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the way it is today, and how it got that way. It would help us if we understood ourselves.

In the early 1920s Cleveland was coasting along smugly. In the previous fifty years it had become an important lake port, bringing in iron ore and processing it into steel. It was growing in importance in steel, machine tools, paints, auto parts, and even in the making of automobiles, those unbelievably marvelous machines that were soon to revolutionize the entire world. Cleveland had hatched many automobile pioneers -- White, Hupp, Winton, Templar, Peerless, Olds. Unfortunately not many survived, as mass production shifted to Ford, Chevrolet, and Chrysler in Detroit. But the auto-parts business survived in Cleveland, and airplane parts later became big business here.

The city then was presided over by an industrial aristocracy that controlled just about everything in the Establishment of its day. The big names are still present here -- Mather, Sherwin, Severance, Prentiss, Hanna, King, Wise, Joseph, Feiss, Halle, Sullivan, Eells, Payne, Bingham, Bolton, Blossom -- but they now have less impact because so many of the old fortunes were left in trust. They were in the saddle then, and no one denied it. Only a few years before had Millionaires' Row, from East Twenty-second to East Fortieth Street, where the nabobs lived, been opened to streetcars. The traction lines had previously been required to make a detour to Prospect Avenue, so the wealthy families could live in quiet in this enclave. Time, the pressure of politics, and the automobile changed all this. (Today the mansions have all gone, the area is built up with motels, bars, parking lots, and small office buildings.)

The nabobs who were not quite big enough to live along the Row lived farther east on Euclid Avenue, or in Hough, Wade Park, and Glenville. Many fine apartment buildings overlooked Wade and Rockefeller parks, and graced the East Seventies, Eighties, and Nineties between Hough and Euclid. The degree of wealth and elegance was high. It helped support many churches in this area.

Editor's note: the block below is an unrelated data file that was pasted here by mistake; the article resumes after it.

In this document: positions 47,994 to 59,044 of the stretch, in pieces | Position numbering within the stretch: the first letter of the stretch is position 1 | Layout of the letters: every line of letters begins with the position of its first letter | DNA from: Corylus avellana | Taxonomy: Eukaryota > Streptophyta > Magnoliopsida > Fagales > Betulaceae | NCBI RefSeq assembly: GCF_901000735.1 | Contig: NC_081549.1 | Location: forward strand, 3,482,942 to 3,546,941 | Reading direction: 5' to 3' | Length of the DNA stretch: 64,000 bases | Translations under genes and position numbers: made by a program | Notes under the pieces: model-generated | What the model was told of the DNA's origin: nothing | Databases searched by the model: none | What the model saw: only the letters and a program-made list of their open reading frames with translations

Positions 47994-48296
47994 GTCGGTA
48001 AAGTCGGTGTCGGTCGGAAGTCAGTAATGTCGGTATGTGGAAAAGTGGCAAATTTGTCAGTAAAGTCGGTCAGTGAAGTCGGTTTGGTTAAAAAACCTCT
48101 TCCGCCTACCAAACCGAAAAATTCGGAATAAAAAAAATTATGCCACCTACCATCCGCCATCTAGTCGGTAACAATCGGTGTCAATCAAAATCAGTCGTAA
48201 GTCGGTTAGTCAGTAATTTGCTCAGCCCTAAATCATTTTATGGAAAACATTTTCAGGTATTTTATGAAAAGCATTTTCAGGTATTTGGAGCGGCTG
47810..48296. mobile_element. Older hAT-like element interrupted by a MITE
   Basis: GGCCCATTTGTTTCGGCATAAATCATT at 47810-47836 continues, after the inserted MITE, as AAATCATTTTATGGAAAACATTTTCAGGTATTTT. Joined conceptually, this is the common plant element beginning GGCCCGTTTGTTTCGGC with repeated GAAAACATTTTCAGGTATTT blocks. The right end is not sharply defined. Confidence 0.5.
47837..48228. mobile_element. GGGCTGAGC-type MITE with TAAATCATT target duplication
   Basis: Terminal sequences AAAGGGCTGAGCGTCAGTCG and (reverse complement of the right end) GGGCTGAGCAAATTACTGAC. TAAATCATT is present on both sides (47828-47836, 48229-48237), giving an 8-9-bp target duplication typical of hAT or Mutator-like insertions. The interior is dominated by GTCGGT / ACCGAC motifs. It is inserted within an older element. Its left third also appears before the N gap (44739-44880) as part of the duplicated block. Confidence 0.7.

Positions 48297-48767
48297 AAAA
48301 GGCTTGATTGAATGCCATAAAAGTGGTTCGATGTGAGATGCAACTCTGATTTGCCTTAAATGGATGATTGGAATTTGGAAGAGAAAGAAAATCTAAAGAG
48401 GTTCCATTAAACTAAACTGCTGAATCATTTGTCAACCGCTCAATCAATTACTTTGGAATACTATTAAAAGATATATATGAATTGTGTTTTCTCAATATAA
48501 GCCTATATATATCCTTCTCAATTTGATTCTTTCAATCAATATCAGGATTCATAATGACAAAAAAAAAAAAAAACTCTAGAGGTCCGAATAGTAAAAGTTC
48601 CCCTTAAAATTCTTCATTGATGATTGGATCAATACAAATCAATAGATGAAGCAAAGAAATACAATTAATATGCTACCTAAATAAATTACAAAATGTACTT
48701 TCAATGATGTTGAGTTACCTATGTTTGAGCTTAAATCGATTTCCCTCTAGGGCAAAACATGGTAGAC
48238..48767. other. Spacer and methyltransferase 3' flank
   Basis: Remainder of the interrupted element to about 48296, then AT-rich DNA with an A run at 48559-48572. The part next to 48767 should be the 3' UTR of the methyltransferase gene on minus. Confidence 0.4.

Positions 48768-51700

Downtown Euclid, from East Seventeenth Street to Public

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Square, had class. Halle's, Higbee's, and May's were not the only department stores then. There were also Taylor's and Bailey's, and interspersed among them were many well-known specialty stores and shops -- Sterling & Welch (furniture), W. B. Davis (men's wear), Browning & King (men's wear), the Lindner Coy (women's wear), Cowell & Hubbard (jewelry), Webb C. Ball (jewelry), Bowman's (glasswear), Kinney & Levan, Bowler & Burdick, and even some fashionable grocery stores, Chandler & Rudd and Southworth's. (Except for Cowell & Hubbard, everyone of these has either gone out of business today or gone elsewhere.) Euclid Avenue was as well known, and the quality as good, as on Fifth Avenue, New York. The money was here to buy the goods. A new twenty- story office building, the Union Trust, was going up, and enormous new theaters were doing a fine business in first-run movies and some of them had vaudeville. The Allen, Ohio, and State were built in a cluster around East Fourteenth Street and the opening of B. F. Keith's Palace in the late twenties, with its beautifully ornate marble foyer and stairway, was considered a nine-day wonder. Further west on Euclid the old Hippodrome and the Stillman were also doing a good business (the Hipp was big enough for grand opera). Around the corner of East Fourteenth, the Hanna Theater and the Hanna office building added to the attractiveness of the corner and it was nicknamed Playhouse Square by the newspapers (the name has stuck, though only the Hanna remains open).